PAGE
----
John stood on the deck of the small merchant ship and looked out across the waters. From this vantage point, he had a clear view of the coast of the tiny island. He squinted, shielding his eyes from the bright September sun. He strained to see some sign of the friends he had left behind here, for this was not his first visit.
He was only 29, but he had traveled extensively throughout the Pacific Seas. He had spent months here on this remote island, living and working, praying and suffering. He was so anxious to return, saying that his very heart had been left behind there.
That morning in 1855 John thought he had nothing – yet everything -to lose by returning to Woodlark. When he saw the grass roofs of the natives’ huts, he prayed for a glimpse of his brother priests. Instead he saw only a group of men paddling toward the Gazelle in canoes.
In moments they were onboard. Avicoar, their leader, pushed aside the crew, moving swiftly toward John. He looked intently into the young priest’s eyes, and for a moment John hoped for the grace of reconcilation.
Instead, he was met with a blow. The sharp blade of Avicoar’s ax split open John’s head, and he was dead.
It was over. Fr. John Mazzucconi, PIME’s first martyr, had come to the islands with hope – hope that he could offer the gift of the Gospel, and that that gift would be received. Instead, he was met with sickness, suffering, and violence. He died at the hands of those he had given his life to serve.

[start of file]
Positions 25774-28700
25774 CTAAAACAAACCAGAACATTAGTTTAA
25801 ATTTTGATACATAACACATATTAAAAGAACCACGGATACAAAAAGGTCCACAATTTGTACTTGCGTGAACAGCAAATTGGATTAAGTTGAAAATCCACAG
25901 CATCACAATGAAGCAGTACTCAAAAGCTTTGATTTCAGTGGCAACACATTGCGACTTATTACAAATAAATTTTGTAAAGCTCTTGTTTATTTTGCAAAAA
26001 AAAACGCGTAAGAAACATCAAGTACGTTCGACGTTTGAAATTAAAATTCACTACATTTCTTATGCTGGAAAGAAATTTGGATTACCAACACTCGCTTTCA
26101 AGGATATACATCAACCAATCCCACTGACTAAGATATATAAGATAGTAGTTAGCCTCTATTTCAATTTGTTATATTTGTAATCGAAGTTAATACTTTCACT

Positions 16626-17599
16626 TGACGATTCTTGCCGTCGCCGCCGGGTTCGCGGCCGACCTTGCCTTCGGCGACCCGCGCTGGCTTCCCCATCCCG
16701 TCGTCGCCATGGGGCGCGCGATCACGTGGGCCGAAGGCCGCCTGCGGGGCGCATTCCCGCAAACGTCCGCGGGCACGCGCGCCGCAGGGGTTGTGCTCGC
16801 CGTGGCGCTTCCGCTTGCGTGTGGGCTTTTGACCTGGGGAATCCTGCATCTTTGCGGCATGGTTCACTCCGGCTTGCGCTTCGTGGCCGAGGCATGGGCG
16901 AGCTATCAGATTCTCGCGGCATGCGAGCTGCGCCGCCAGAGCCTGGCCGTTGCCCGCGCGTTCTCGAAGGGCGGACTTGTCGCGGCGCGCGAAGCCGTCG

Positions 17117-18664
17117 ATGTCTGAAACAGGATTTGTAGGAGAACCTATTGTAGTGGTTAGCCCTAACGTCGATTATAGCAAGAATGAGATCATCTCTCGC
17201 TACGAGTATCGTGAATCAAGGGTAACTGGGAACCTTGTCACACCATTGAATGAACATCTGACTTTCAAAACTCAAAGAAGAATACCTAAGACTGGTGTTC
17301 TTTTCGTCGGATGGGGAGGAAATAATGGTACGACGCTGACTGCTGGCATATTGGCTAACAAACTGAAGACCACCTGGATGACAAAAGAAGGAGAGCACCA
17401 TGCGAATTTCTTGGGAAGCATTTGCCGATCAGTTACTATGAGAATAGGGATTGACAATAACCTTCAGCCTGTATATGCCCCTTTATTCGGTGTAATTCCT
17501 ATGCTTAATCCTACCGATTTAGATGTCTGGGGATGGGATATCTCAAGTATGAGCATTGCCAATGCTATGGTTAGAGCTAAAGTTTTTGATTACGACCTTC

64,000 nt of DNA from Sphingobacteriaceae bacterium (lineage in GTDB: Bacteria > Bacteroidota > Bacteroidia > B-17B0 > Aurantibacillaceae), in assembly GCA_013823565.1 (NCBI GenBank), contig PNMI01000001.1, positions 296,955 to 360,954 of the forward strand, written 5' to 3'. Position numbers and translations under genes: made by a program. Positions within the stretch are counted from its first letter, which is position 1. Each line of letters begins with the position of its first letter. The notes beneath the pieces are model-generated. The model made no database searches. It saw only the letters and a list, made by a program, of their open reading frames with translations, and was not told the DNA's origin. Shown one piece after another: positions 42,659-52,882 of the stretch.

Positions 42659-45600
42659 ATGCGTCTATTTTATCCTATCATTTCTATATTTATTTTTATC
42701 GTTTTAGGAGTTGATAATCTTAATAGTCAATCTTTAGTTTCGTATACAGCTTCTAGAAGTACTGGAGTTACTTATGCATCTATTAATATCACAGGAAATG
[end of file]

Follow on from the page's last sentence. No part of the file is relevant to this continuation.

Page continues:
Stories like this are hard to take – even for people of faith. Blessed John Mazzucconi died for his faith. He died for his missionary calling. And how many souls were saved as a direct result of his sacrifice?
At first glance, we’d have to say none.
That’s right, none. Zero. According to Fr. Nicholas Maestrini’s biography of Mazzucconi (Mazzucconi of Woodlark: Priest and Martyr) Fr. John and his companions saw no real change in the people of the island. The did not seem to even hear the message that he was willing to die for.
So was his life a failure? Was his mission work a waste of time?
This morning I came across a book about the islands of Papua New Guinea, where the island of Woodlark is located. As I glanced at the vivid photographs, snug in my safe midwestern office, far from the wild lands of mission fields, I was shocked. The images showed a land and people who looked nothing like my own. I know they are God’s children, as I am, but in my ignorance of their culture and customs I felt frightened by them.
I imagined the courage it took for young John to travel to those islands so many years ago. He couldn’t imagine the culture he was about to confront. He had no idea how strange their customs would be, how bizarre their beliefs compared to his own.
He had no book of photographs to prepare him like I did. He couldn’t just google “remote island in the Pacific” and find out what was in store for him.
When I saw these photographs this morning, I thought about the absolutely amazing qualities missionaries – in John’s day and today – must possess.
Today’s missionaries might know more about the lands they’ll visit and the people they serve. (In fact, the PIME Missionaries spend a great deal of time preparing their missionaries to adapt to the places they’ll visit.) However, they still need courage, and passion, and a sense of adventure to set out for those lands.
They also need a tremendous sense of trust. They must trust that God is the one at work in the hearts of all people. They must trust that even if they don’t see the results of their labors immediately, or even in their lifetime, God is using them powerfully.
John knew that. He knew his life had meaning and purpose.
He trusted God for the success of his mission. And God is in the business of providing for those who trust in him.
The PIME Missionaries left Woodlark, with no visible success, in 1855. They did not return until 1981; they maintain a presence there today. On the Trobriand Islands of Papua New Guinea, there are about 40.000 people. The majority of them are Christians.